Now the bank starts lending out its available cash – exactly as described in one of our previous posts “Money Creation – Basic Principle”. If there would be no restrictions in the form of required capital adequacy ratio, the bank would be able to lend to the customers up to 8,100 units of money (assuming that people do not bury the cash and all of it ends up in bank deposits). Taking into account the restriction to the capital, the maximum amount of loans that can be granted at this stage, is 250.00 (the available capital enables 1,250.00 in total assets; this is found as the division of equity in the amount of 100.00, and the required capital adequacy ratio of 8%). Resulting from this stage of money creation process, the bank’s balance sheet looks as follows:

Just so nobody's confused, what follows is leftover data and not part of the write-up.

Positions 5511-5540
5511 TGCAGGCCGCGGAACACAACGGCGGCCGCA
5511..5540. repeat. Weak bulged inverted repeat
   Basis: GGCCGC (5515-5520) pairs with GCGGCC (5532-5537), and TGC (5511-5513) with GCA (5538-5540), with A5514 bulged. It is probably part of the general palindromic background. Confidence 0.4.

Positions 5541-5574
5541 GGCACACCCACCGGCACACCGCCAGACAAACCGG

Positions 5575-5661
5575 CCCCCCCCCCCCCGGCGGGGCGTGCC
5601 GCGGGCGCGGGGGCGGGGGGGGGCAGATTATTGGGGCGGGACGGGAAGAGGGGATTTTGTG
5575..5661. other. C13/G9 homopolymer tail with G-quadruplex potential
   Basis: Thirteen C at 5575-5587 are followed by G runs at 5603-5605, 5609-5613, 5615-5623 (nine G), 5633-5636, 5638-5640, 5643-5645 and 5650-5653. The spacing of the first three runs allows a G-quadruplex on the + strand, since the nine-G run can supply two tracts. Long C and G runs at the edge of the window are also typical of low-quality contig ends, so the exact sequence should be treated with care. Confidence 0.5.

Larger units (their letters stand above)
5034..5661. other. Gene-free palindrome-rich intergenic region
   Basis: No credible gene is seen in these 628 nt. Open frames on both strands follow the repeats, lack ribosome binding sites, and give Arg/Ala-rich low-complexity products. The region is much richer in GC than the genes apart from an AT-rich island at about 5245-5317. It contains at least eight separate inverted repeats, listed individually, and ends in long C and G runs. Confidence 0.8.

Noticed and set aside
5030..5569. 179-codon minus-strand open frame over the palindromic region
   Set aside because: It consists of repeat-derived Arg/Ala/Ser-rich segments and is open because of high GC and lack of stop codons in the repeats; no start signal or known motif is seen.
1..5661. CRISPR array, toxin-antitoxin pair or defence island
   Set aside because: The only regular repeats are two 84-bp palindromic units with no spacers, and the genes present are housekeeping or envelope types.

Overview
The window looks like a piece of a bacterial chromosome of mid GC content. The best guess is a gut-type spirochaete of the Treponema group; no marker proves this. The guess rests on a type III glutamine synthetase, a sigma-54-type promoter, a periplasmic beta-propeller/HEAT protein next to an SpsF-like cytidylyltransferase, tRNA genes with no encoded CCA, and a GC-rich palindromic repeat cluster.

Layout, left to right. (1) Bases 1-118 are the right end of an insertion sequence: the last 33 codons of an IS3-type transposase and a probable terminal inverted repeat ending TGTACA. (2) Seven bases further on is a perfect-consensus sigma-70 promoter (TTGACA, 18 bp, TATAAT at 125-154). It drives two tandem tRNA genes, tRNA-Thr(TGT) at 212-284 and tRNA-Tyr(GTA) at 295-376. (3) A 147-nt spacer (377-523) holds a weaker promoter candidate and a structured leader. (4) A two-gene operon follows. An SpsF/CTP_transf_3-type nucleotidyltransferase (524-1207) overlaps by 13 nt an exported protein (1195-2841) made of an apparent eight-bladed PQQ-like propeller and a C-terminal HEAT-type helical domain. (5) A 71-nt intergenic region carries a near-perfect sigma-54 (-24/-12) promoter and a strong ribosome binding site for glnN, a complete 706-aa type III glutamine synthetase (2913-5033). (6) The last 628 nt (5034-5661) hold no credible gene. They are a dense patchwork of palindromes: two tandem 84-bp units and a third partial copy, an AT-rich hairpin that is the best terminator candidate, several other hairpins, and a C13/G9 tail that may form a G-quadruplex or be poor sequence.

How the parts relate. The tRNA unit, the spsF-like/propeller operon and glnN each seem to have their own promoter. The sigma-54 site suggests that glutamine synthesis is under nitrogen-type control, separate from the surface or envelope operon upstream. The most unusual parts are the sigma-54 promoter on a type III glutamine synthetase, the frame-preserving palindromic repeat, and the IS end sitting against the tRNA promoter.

Now let’s allow one year to go by. As all loans had the maturity of one year, people have to start paying back all their debts. Principal to be repaid is 250.00, interest payable amount to 12.50 (5% of the principal amount). Repayments are done from deposits. Paid interests end up in the retained earnings of the bank’s balance sheet. Thus, the resulting bank’s balance sheet looks like the one below. The bank is back in a situation very similar to the starting point depicted in Figure 1 above. The difference is that now it is able to lend more, as its equity capital has increased by the amount of retained earnings. The same has happened with available cash for lending: as there are less deposits, reserves in central bank are smaller too. Deposits have declined from 900.00 to 887.50 – which is by 12.50 units, i.e. exactly the amount of interest paid. Thanks to the retained earnings, bank’s capital adequacy ratio has improved from 10.0% (equity of 100.00 at the beginning divided by the total assets of 1000.00 at the beginning) to 11.25% (112.50/1000.00).